“Badhaai Ho” is a triumphant blend of middle-class values and progressive ideas!
When Malayalam filmmaker T. K. Rajeev Kumar explored the stigmatized subject of geriatric pregnancy in his 1994 film Pavithram, he probably didn’t think of the humour it could elicit. The leading man’s mother gets pregnant and the film takes to a mournful trajectory, making way for a highly sentimental narrative arc. In stark contrast, director Amit Ravindernath Sharma’s Badhaai Ho deals with the same predicament but the tone is part-humorous and part-emotional. Set in a middle-class Delhi family, the film examines how a khush khabri (good news) can prove not to be one, given the stark ageism that the Indian society is beleaguered with.
Employed at a product company, Nakul (Ayushmann Khurrana) is of the ‘marriageable’ age in Indian parlance. He is dating one of his colleagues Renee (Sanya Malhotra) who is a notch above him in terms of conventional social standing. The class difference between the lovers is something that the film projects right in the beginning. If hosting a game of housie for the neighbourhood ladies is one of Nakul’s default duties, Renee’s house sees plush parties with exotic wine and gladiolus flowers for decor. Still, when an unusual dilemma strikes Nakul’s family, everything goes for a toss. His conservative family does not know how to react. Renee’s progressive mom is no different. “This family is a circus I don’t want to buy tickets to.” The lady immediately adds despite having met only one member of the troupe. The director chooses to take a linear storytelling pattern which is quite an asset in the initial portions but the freshness and intrigue wear off towards the finale.
For starters, Badhaai Ho germinates from a very basic quirk. It is funny and uncomfortable for adult children to see their moms pregnant. Howsoever evolved are you as a person, a certain level of embarrassment is part and parcel if such a scenario emerges. This rings right for everyone in the family, be it the father or the elderly members, in their own individual ways. In the latter half of the film, director Sharma, along with his writer Akshat Ghildial, attempts to simplify the case for each of them. Now, this is something that had to happen in one way or the other. What’s next? What is the conflict after the family members come to terms with the supposedly embarrassing state of affairs? Badhaai Ho limps to maintain interest levels towards the latter reels as predictability hits it like a truck. There is an attempt to create high voltage drama with Nakul and Renee’s romance being a device but that is not enough to give the film a solid closing.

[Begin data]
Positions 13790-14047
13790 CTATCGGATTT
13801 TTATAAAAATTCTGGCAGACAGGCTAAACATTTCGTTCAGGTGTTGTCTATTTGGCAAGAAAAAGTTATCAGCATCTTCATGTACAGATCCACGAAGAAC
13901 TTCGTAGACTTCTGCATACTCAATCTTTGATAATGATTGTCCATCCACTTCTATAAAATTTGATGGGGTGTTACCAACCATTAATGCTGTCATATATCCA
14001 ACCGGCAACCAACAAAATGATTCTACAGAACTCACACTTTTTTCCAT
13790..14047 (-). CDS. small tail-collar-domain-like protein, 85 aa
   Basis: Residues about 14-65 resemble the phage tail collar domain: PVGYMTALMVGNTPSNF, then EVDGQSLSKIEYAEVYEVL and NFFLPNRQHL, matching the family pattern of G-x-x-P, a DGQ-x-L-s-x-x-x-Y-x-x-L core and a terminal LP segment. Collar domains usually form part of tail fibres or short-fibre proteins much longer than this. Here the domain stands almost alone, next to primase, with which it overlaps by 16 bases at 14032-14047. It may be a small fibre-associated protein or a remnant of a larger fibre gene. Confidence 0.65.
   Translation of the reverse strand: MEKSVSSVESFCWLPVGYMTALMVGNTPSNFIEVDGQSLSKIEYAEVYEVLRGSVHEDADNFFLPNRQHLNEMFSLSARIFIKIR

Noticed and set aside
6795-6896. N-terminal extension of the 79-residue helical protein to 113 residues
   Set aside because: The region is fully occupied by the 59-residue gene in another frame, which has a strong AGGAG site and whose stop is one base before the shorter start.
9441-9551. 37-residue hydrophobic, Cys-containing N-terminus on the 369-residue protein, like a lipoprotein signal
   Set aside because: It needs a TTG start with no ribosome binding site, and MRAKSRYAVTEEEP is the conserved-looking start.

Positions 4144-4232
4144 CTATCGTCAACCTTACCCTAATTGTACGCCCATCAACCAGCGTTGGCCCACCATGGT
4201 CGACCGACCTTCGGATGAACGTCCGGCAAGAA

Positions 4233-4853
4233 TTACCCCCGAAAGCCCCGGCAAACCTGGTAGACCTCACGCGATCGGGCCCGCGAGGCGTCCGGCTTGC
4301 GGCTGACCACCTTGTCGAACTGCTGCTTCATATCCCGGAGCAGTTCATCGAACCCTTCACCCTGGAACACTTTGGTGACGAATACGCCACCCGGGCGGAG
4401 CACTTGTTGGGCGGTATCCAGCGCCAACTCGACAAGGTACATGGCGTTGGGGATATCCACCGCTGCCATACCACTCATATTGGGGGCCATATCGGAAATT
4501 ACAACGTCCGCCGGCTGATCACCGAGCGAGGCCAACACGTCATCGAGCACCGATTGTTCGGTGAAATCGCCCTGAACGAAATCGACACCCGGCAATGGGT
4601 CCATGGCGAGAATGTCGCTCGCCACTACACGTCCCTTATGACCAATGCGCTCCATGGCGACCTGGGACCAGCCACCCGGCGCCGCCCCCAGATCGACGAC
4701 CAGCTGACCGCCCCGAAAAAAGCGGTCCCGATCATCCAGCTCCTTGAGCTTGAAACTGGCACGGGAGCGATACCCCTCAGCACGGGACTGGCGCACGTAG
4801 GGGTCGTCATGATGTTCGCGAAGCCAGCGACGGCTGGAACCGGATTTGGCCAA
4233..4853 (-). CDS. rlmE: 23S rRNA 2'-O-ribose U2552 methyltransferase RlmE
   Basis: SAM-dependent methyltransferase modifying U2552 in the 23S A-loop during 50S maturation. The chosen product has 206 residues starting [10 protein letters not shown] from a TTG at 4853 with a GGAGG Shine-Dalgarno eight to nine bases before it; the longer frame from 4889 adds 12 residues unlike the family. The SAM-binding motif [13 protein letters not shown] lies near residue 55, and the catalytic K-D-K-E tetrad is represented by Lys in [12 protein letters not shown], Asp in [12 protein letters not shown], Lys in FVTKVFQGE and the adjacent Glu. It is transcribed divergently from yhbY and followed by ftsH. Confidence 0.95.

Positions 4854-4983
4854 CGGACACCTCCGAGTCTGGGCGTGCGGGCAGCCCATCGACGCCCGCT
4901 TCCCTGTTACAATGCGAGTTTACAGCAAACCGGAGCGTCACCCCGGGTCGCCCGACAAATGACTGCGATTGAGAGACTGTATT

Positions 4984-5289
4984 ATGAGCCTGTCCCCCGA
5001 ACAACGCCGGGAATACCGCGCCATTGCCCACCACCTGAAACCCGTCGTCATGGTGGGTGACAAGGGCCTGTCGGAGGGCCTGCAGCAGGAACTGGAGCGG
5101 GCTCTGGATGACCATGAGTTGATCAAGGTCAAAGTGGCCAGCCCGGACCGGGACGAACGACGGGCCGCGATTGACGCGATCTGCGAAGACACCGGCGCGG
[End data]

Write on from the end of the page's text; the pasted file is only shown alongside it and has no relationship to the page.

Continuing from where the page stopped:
Having said that, Badhaai Ho is not a weak feature film by any standards. It knows the people it deals with – bully teenagers, imbecile local friends of the leading man, judgmental relatives and many more. I also loved the way Sharma incorporates yesteryear songs and flocks of birds to mirror the emotions of his leads. The first half sees a good dose of humour sprinkled all over to make sure that the narrative isn’t issue-heavy. The second hour focusses more on individual closures, comfortably switching to an emotional route aided effectively by a set of fantastic actors. The supporting players especially deliver knockout performances. Neena Gupta as Priyamvada is studied in her silences with her body language and expressive eyes doing a great deal of talking. Surekha Sikri is a scene-stealer as the adorable grandparent whilst Gajraj Rao lends great colours to what is the most awkward character in the film. Even the fringe players come with remarkable authenticity and the Delhi and Meerut that we see in Badhaai Ho feel extremely lived-in. Needless to add, the main leads pitch in a fabulous show as well. Even though it is already a cliché to see Ayushmann Khurrana play the quintessential Delhi guy, the actors lends gravitas to some of the most poignant scenes in the film – his confrontation with Renee’s mother (Sheeba Chadda) and the warm hug that he shares with his mom ending his resentment are among the film’s deeply felt moments.
Released in a festive period, Badhaai Ho can also prove instrumental in eliminating the stigma around geriatric pregnancies. The film – though unlike a PSA – tells us how a woman who is likely to be over 50 can deliver a perfectly healthy child. It addresses several ancillary areas around the concept such as embarrassment, the need for contraception, the future prospects of the newborn baby and more. And by the time we are convinced that all the humour had gone completely out of the window, Badhaai Ho closes with a crackling one-liner from the grandmother. For sure, this is a ride that families will effortlessly straddle through with a smile on their faces and a couple of sobs in places. Zero reasons to complain, I say.
Rating: ★★★ 1/2